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Dallas Megachurch Pastor Resigns after Elders Voice Lack of Trust in Leadership

Embattled Dallas megachurch Senior Pastor Todd Wagner has resigned from his position after accusations of spiritual abuse led elders to question his leadership of Watermark Community Church.

Elder and staff member David Leventhal stepped down in late March, citing “an erosion of trust” in Wagner’s ability to lead.

“We believe both men are seeking to be faithful to the Lord and honor one another in this process,” a statement from the church’s elders said. “After hundreds of hours of conversations over several months, every member of the elder team, elder emeritus team, and the various community groups involved all affirm these decisions.”

The church, founded by Wagner and a group of friends in November 1999, is elder-led. The statement, which was signed by Elders Kyle Thompson and Mickey Friedrich, said Wagner and Leventhal will continue to serve together on the elder emeritus team.

Wagner took a leave of absence in September 2020 to work on “pride issues” after a blog called “No Eden Elsewhere” published allegations from church members citing spiritual abuse when they wavered from a church covenant that all members were required to sign.

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When Wagner took the leave, he told the congregation he was not guilty of “disqualifying sin” including sexual immorality, financial misconduct or “foul language.” He returned to the pulpit in January.

The former head pastor explained his philosophy on the practice of church discipline, which he called “loving correction,” in a 2016 opinion piece in the Dallas News in reaction to the revelation that a church member had been asked to leave because of his desire to actively participate in a same-sex relationship.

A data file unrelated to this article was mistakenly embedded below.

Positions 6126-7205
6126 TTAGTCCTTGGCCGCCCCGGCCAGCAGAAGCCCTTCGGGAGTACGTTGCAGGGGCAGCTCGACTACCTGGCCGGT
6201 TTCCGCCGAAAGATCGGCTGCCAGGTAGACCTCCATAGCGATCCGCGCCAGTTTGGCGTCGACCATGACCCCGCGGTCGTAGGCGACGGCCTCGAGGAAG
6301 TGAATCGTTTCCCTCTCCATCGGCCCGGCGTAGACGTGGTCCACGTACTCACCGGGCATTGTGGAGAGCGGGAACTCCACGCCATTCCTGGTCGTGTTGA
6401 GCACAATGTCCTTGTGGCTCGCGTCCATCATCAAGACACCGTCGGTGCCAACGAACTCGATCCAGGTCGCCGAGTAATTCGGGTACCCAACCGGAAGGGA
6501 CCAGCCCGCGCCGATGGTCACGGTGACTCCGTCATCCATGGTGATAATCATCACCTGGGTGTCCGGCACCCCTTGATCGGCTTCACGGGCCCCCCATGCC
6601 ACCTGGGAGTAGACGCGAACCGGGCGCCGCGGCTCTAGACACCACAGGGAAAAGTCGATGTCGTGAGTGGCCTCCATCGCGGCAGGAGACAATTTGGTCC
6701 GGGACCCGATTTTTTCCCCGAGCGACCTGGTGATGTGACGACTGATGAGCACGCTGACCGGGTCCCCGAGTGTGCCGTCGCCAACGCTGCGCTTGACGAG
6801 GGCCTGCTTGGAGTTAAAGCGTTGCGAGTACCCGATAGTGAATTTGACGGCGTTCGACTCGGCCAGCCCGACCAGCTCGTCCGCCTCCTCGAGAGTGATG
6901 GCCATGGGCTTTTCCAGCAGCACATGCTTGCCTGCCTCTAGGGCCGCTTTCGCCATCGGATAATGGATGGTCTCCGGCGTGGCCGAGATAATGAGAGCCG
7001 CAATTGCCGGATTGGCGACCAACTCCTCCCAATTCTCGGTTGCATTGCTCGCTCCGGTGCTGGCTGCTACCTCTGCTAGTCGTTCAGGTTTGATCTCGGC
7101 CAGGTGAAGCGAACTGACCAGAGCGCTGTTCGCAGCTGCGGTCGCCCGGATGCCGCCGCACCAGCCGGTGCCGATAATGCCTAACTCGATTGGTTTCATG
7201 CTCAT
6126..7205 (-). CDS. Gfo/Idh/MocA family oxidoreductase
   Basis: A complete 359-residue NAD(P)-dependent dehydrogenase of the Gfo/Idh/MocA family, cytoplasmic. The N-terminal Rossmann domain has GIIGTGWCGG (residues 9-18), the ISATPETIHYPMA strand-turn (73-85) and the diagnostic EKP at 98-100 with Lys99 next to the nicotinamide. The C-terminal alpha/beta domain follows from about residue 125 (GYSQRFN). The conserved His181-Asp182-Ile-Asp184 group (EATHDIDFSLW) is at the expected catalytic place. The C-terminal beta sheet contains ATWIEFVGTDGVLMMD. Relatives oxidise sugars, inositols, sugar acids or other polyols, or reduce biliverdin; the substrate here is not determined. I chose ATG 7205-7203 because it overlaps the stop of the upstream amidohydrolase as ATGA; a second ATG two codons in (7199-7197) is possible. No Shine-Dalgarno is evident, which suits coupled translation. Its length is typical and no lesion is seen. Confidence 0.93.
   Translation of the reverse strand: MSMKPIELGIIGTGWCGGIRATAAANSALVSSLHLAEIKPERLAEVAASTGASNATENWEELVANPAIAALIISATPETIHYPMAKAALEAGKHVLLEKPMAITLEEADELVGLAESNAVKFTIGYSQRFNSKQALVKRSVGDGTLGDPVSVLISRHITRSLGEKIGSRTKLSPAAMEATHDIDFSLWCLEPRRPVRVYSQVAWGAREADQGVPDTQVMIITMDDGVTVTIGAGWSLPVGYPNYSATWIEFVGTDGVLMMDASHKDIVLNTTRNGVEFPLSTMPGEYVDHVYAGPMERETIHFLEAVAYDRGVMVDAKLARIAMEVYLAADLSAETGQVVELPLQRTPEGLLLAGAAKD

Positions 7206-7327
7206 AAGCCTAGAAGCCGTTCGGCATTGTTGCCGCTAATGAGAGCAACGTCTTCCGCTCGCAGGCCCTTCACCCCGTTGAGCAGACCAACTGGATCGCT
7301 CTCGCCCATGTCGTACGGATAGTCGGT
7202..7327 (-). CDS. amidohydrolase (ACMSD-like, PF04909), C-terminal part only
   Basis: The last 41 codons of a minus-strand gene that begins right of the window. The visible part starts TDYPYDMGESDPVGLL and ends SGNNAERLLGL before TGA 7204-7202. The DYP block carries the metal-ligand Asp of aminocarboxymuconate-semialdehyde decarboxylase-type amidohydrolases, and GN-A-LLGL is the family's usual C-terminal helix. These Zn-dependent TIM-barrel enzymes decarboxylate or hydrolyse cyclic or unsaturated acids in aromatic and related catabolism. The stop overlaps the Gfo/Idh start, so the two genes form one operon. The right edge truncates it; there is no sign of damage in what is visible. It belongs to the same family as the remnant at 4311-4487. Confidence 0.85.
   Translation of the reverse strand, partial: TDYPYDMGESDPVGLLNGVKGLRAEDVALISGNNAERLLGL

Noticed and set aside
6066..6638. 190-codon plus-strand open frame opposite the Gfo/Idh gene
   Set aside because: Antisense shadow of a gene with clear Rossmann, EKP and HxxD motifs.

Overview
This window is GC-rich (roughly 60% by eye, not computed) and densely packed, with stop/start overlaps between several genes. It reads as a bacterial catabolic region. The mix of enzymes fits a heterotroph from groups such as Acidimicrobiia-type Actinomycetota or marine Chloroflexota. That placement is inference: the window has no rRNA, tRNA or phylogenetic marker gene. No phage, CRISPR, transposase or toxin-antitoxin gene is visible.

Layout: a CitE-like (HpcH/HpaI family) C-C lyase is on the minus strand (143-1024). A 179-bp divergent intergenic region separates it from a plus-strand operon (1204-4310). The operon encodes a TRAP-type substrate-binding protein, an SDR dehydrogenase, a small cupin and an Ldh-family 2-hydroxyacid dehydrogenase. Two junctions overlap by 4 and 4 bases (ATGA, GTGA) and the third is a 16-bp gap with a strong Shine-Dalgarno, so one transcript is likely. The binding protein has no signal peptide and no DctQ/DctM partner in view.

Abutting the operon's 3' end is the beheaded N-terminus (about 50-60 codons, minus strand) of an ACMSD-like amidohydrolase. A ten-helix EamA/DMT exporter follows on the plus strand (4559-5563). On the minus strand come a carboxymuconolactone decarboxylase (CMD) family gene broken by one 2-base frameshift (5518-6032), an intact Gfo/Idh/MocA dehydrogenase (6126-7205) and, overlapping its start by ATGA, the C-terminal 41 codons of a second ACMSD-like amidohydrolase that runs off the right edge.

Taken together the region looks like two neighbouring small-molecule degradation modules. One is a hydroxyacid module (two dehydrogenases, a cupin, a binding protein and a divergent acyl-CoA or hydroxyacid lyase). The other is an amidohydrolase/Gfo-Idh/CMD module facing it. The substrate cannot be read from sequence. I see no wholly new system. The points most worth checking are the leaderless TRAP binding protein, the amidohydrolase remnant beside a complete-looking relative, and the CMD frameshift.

“Loving correction (church discipline) can be a difficult idea to understand, because candidly—though the mandate is clearly explained by Jesus in the Gospels and throughout the New Testament, most churches today completely ignore it,” the editorial said. “Discipline is an act of love, something any parent knows. The heart of true correction is always to bring about good in the life of an individual. Our goal with every instance of care and correction is to restore the relationship and save our hurting friend from the trouble that sin always creates.”

The church said that moving forward it was “proactively pursuing men to add to the Elder team” and that the church would rely on its “many gifted leaders and communicators who are ready to continue serving the body with excellent teaching on Sunday mornings.”

“Watermark is an Elder-led church. The Elders work alongside a campus leadership team,” the statement said. “This has always been the case and will continue to be. We have a great team in place that the Elder team has high confidence and trust in.”

Anne Stych

Anne Stych is a writer in Charlotte, North Carolina.